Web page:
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Citizens Coinage Advisory Committee
801 Ninth Street, NW, Washington, DC 20220


Citizens Coinage Advisory Committee
Public Meeting
June 18, 2008
United States Mint Headquarters, 801 9th Street NW, Washington DC, 2nd floor
In attendance:
John Alexander
Bill Fivaz
Arthur Houghton (by telephone)
Rita Laws (by telephone)
Gary Marks
Rick Meier (by telephone)
Mitch Sanders (Chair)
Donald Scarinci (by telephone)
Joe Winter
1. The Chair called the meeting to order at 8:40 A.M.
2. Kaarina Budow of the United States Mint presented design candidates for the obverse,
reverse, and edge of the 2009 issue of the Native American $1 Coin Program. Under this
program, the United States Mint will mint and issue for circulation $1 coins in
commemoration of the important contributions made by Native American individuals and
tribes to the history and development of the United States.
3. The obverse of the Native American $1 coins will carry the current image on the
Sacagawea dollar. A different reverse design every year will carry an image emblematic
of one important Native American contribution. The coin’s date and mintmark, and the
motto E PLURIBUS UNUM, will appear on the coin’s edge.
4. The reverse design for 2009 is based on the theme of “Agriculture: Spread of Three
Sisters.” Beginning around 1000 A.D., “three sisters” symbiotic agriculture involved
planting corn, squash, and beans together in the same mound, resulting in an important
increase in efficiency.
5. Ms Budow indicated that in developing the theme and designs, the United States Mint
consulted with the National Congress of American Indians, the Committee on Indian
Affairs of the United States Senate, the Congressional Native American Caucus, and the
Smithsonian Museum of the American Indian.
6. The proposed obverse is identical to the Sacagawea design issued from 2000-2008,
without the date. The proposed edge design has the coin’s date, mintmark, and E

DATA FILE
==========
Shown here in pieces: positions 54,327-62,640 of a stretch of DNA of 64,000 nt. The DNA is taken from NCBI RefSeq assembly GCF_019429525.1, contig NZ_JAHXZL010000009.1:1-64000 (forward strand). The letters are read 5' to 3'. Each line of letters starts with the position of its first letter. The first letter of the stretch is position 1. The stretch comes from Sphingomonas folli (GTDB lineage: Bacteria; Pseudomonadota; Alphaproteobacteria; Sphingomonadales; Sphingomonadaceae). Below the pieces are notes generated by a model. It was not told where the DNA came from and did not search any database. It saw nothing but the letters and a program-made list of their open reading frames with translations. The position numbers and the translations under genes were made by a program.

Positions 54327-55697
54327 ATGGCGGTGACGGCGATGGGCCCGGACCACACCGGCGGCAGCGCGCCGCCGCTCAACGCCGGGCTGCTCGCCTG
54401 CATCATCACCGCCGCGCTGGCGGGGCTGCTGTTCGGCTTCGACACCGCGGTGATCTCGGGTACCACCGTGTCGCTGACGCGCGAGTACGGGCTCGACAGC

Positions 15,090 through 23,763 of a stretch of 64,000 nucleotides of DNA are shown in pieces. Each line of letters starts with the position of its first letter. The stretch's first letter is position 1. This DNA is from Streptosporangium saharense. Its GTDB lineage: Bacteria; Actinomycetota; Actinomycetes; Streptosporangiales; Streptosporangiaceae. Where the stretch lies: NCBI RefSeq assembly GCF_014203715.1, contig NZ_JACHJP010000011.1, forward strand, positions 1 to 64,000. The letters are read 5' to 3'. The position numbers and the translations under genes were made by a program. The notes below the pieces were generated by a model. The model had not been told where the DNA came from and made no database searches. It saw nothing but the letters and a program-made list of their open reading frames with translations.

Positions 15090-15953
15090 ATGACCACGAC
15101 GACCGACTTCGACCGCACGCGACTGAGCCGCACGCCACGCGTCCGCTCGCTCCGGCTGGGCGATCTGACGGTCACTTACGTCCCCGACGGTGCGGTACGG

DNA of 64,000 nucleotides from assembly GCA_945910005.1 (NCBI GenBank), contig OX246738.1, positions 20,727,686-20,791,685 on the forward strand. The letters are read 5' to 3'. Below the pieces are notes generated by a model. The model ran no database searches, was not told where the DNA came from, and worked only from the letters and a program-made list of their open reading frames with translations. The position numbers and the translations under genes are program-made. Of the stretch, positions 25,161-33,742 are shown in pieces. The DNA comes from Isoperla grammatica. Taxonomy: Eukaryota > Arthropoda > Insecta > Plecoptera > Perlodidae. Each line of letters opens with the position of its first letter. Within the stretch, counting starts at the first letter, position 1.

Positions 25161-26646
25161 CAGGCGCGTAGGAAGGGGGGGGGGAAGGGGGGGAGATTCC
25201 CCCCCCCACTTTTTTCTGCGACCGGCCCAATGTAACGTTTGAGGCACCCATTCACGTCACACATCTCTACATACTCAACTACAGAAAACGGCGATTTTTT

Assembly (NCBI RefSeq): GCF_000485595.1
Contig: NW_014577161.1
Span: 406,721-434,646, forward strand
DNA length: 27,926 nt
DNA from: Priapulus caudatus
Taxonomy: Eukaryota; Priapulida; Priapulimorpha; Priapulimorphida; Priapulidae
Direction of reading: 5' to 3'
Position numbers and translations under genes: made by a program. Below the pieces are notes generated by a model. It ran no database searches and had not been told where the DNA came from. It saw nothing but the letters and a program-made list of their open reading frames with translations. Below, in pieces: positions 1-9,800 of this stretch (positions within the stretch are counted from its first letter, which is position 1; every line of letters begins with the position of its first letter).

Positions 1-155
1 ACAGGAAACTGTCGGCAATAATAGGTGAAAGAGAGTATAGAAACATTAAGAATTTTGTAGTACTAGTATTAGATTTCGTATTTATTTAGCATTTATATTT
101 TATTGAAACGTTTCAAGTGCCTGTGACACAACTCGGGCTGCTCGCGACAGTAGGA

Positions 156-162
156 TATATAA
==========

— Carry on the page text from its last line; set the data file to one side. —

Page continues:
PLURIBUS UNUM, separated by stars. The proposed edge design is the same as the
edge-lettering template to be used on Presidential dollars beginning in 2009.
7. Some members expressed concern that the removal of the date from the obverse left the
design unbalanced, but after some discussion, the committee voted 8-1 to recommend the
proposed obverse. The committee also voted 9-0 to recommend the proposed edge

8. Members generally felt that the reverse design candidates, as a whole, were of high

9. Discussion of the reverse design candidates centered around three images:
#2, which shows three crop mounds with the sun in the background
#12, which shows a Native American woman planting seeds proximate to three
growing crop mounds
#15, which shows allegorical representations of the “Three Sisters” crops of corn,
beans, and squash in the form of female faces, with images of the crops themselves
integrated into the image.
10. Ms Budow indicated that #12 was the preference of several of the groups consulted by
the Mint.
11. Most members spoke very favorably of the artistry and symbolism of design #15.
However, there was also considerable concern that #15 did not clearly convey the coin’s
Agricultural theme, while other designs, such as #2 and #12, conveyed the theme
effectively and with appealing artistry.
12. Each member rated each design by assigning 0, 1, 2, or 3 points, with higher numbers
indicating more favorable ratings. With nine members present and voting, the maximum
possible point total is 27.
13. The committee’s recommendation is design #12, which received 15 points. The
committee’s second choice is design #15, with 12 points. Design #2 received 11 points,
with scattered points for other designs.
14. There being no further business, the chair adjourned the meeting at 9:40 A.M.